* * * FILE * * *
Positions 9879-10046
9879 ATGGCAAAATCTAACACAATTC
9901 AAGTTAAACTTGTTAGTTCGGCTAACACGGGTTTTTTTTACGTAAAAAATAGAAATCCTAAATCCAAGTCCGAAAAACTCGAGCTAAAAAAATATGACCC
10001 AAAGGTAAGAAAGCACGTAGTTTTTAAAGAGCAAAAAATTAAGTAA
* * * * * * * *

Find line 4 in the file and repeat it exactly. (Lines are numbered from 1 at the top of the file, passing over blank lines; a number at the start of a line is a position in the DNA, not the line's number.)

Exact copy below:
10001 AAAGGTAAGAAAGCACGTAGTTTTTAAAGAGCAAAAAATTAAGTAA